Giving birth to a boy can lead to higher levels of severe
post-natal depression (PND) and reduced quality of life
than having a girl, according to research published in
the February issue of Journal of Clinical Nursing.
A team of researchers led by Professor Claude de Tychey,
from Universite Nancy 2, France, found that just under
a third of the 181 women they studied four to eight weeks
after delivery had PND.
Nine per cent of the women in the study carried
out in a French community where they didnt face
cultural pressures over the sex of their baby - had severe
PND and just over three-quarters of those had given birth
The team also discovered that, even if women didnt
have postnatal depression, giving birth to a boy was significantly
more likely to reduce their quality of life than delivering
Post-natal depression is very common and poses
a major public health problem, especially if it is not
diagnosed and treated stresses Professor de Tychey.
When we launched our research, our main aim was
to study the effect that gender has on PND. But the overwhelming
finding of the study was the fact that gender appears
to play a significant role in reduced quality of life
as well as an increased chance of severe PND.
The researchers measured the womens quality of
life using a validated questionnaire containing 36 questions.
This asked the women to score eight dimensions of their
health physical functioning, physical role, bodily
pain, mental health, emotional role, social functioning,
vitality and general health - using a 100-point scale.
The results were then collated into male and female births
and whether the woman had no, mild or severe PND. Scores
were also calculated for their overall physical and mental
health. This provided 60 separate quality of life scores.
When the researchers looked at overall results they discovered
* Women who had given birth to a boy reported lower quality
of life scores in 70 per cent of cases compared with women
who had delivered a girl, regardless of whether they suffered
* When the 10 quality of life scores were added together
in each category, women who had no PND had the highest
quality of life scores - 713 points for women who had
given birth to girls and 648 for women who had delivered
* When the researchers looked at women with PND, they
found higher quality of life scores for women who had
delivered girls 567 if the PND was mild and 541
if it was severe. Women who had delivered boys scored
lower totals of 539 if the PND was mild and 498 if it
The figures also enabled the researchers to compare the
gender differences for women with no, mild and severe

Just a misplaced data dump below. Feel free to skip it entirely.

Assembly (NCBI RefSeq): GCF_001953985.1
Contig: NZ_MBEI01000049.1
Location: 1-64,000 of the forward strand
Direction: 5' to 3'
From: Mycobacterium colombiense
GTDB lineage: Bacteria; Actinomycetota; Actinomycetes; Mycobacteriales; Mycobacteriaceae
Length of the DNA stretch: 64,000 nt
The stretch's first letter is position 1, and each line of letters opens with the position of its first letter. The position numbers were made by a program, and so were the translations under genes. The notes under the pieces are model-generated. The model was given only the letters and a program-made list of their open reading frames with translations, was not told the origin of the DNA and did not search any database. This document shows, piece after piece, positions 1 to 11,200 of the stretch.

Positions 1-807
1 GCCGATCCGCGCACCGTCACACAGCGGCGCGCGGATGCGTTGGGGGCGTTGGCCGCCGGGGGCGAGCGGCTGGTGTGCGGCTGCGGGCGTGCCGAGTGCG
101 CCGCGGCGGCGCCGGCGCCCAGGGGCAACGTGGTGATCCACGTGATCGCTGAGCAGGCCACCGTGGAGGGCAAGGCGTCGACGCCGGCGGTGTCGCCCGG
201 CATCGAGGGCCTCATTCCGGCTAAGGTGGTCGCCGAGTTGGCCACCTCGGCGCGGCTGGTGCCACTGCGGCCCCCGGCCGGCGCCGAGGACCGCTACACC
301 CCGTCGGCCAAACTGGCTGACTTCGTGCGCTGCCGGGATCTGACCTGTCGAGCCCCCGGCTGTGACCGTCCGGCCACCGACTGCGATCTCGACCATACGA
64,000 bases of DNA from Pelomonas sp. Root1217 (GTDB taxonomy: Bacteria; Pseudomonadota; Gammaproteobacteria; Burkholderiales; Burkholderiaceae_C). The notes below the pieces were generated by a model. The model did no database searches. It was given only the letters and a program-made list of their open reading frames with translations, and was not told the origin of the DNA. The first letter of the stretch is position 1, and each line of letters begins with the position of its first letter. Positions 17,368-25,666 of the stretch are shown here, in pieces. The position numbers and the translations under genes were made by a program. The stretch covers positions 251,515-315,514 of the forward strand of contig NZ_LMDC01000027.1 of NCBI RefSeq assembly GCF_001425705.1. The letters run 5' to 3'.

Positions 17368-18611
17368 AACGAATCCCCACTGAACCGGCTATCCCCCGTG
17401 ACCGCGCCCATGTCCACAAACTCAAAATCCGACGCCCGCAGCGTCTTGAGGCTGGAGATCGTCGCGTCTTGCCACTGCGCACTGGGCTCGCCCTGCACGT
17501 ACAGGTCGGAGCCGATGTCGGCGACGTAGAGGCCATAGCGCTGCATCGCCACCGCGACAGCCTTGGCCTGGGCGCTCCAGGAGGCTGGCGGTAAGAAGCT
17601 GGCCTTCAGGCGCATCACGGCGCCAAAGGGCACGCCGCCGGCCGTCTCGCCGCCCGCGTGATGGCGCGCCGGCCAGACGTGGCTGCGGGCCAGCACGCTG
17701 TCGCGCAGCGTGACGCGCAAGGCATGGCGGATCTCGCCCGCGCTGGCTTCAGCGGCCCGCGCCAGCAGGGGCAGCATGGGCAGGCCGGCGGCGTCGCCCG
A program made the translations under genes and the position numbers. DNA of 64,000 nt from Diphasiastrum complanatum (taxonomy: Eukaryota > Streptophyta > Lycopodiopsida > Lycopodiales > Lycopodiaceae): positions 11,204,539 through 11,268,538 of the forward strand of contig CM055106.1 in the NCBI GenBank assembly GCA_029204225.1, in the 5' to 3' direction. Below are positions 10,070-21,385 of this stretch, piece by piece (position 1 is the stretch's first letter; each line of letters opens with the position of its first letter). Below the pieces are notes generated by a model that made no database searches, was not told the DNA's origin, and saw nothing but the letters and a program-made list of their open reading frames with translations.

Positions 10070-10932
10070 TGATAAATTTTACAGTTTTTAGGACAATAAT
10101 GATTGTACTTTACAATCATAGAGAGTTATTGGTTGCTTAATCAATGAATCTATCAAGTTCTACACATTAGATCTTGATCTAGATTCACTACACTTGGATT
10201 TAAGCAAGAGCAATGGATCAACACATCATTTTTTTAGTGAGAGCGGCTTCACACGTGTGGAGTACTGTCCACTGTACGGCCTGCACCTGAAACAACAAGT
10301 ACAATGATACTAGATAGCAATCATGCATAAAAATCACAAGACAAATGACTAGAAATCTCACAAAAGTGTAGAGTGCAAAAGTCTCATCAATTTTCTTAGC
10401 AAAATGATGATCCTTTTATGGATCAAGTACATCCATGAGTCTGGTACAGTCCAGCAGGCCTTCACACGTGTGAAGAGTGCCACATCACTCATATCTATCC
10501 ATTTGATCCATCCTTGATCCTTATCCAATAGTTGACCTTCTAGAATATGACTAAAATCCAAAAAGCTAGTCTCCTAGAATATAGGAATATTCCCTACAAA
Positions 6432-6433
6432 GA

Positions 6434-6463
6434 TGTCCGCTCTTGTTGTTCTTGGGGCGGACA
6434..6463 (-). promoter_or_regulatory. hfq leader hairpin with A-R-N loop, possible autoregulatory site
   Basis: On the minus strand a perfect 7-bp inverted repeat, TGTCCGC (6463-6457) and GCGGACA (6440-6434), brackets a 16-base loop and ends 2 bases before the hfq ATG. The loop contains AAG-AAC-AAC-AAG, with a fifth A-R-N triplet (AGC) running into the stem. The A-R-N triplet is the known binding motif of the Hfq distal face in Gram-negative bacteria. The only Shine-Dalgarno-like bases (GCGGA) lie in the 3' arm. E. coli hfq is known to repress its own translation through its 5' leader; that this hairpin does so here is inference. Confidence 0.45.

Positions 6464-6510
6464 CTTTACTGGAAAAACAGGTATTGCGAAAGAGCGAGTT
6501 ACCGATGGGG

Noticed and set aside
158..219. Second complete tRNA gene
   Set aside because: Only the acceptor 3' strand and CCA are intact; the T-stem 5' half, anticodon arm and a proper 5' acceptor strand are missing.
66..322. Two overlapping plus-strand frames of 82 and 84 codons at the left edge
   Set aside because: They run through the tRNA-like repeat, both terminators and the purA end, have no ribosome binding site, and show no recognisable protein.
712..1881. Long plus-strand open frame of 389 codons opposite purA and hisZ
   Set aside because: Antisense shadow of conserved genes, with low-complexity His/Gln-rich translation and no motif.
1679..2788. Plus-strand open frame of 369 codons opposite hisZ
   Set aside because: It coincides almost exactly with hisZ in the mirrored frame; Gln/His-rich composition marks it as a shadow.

PND. This showed that:
* Gender differences were greatest in women who had no
PND. If they had given birth to a boy they had lower quality
of life scores in 90 per cent of categories than those
who had delivered girls.
* Women with PND also reported lower quality of life
scores if they had had a boy these were lower in
50 per cent of categories if the PND was mild and in 70
per cent of categories if the PND was severe.
These figures show very clearly that having a boy
resulted in lower quality of life scores in all cases
says Professor de Tychey.
We also discovered that being a first-time mother
had no effect on quality of life scores. Women had the
same general scores regardless of whether the recent birth
was their first or second baby.
Just over half of the women who took part (52 per cent)
had given birth to boys. 61 per cent of the babies included
in the study were first babies (55 boys and 56 girls)
and the remainder were second babies.
Women having their second baby were slightly more likely
to have had a girl the first time around (59 per cent).
The womens ages ranged from 19 to 40 and averaged
Post-natal depression can have a considerable impact
on women as it can affect both their physical and mental
health stresses Professor de Tychey.
Previous studies have shown that women who live
in cultures where greater value is placed on sons are
more likely to suffer from PND if they give birth to a
However, we believe that this study carried
out in a French community where women didnt face
cultural pressures over the sex of their baby is
the first to show that women who give birth to boys are
more likely to suffer from severe PND and reduced quality
of life. Further research is needed to find out why this
We believe that our findings have important public
health consequences, as they point to the need for developing
prevention and early psychotherapeutic programmes for
women giving birth to boys.